We are always writing to someone – even when we are lost in the impersonal trance of writing. Who is anyone? How old are they? What race or nationality? What income level? Are they an agent? An editor? A sister or fellow writer?
Consider this: “Aim for the absolute version,” editor Tom Jenks advised during a week-long intensive writing workshop in Denver several years ago. “Write the story so that anyone can understand it.” And avoid writing so that you exclude some readers.
Here is an example of writing that makes assumptions that shut out many readers:
Everyone knows how frustrating it can be to fly coach. You know – cramped seats, lousy food, attendants too busy for all the passengers.
Two simple changes convert this to include a much broader audience:
Many people know how frustrating it can be to fly coach. You might know – cramped seats, etc.
Avoid – especially in travel writing – assuming that everyone is like you. Avoid writing “everyone.” And avoid writing, “you know”. Some people can’t afford to fly, some people don’t mind coach, some people don’t fly at all. Writing “Many people” and leaving out “you know” allow for variations in humans – and in your readers.
Another mistake in travel writing is to assume that the reader knows your references, e.g., We pulled into the parking lot at Coachella a little before dusk. The mountains were black against the sunset. We’d hoped to catch Flume, but we were too late. My girlfriend, Ginger, stomped back to the van. I caught up with her. “On top of it,” she snarled. “I forgot my glowsticks.”
I pulled into the parking lot at the Coachella music festival outside of Indio, California. My girlfriend, Ginger [we always need to know who “we” is.] and I climbed out into the dry April warmth. The Santa Rosa mountains were black against the sunset. We’d hoped to catch the Australian electronic music performer Flume’s set. We were too late. Ginger stomped back to the van. I caught up with her. “On top of missing Flume (watch out for vague terms like “it”), I forgot my favorite glowsticks.” I knew she relied on the glowing tubes when she danced.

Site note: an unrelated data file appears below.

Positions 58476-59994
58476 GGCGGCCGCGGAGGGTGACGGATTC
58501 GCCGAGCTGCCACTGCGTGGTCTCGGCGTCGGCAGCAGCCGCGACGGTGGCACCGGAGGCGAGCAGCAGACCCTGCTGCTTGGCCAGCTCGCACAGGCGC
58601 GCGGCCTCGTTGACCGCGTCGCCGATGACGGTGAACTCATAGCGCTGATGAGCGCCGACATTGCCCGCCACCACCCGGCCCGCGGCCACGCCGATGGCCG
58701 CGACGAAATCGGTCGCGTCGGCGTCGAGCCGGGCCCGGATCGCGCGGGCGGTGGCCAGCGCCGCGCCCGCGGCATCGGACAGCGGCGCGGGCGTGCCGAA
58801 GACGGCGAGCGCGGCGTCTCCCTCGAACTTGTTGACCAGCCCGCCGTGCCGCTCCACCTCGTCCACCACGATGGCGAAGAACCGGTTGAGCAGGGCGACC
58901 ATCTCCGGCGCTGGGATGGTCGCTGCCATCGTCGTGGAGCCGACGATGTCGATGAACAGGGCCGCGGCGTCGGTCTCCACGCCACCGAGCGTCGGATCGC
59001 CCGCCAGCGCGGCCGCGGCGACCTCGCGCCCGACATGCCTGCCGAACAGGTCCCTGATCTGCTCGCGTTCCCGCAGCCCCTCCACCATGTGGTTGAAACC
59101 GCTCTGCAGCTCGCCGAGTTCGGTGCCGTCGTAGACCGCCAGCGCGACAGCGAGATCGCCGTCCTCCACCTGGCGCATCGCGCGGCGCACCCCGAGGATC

Another exclusionary tactic is to judge the place and/or people you are writing about. It is far too common for English-speaking writers to describe a local’s speech as broken English, e.g., The street vender offered a taste of her noodles in her broken English.
Here is an inclusive version:
The street vender held out a paper plate. “Please try this,” she said.
Consider how you might feel if a Thai reader described your broken Thai.
It is also exclusionary to demean the buildings and conditions of a local setting. Rather than: My friend and I walked down the filthy street. Try this:
My friend and I walked down the dirt street. Fast food wrappers fluttered against the shop doors.
The great poet, Emily Dickinson, wrote over a hundred years ago: Tell all the truth but tell it slant —
Let the clean details of your writing tell the story you came here to tell. Your second-most important readers, no matter their gender, age or socio-economic status will understand. And who is the most important reader? The reader who is with you all the time? Of course, that friend and reader is you.
[Photo: Jeffrey Smith]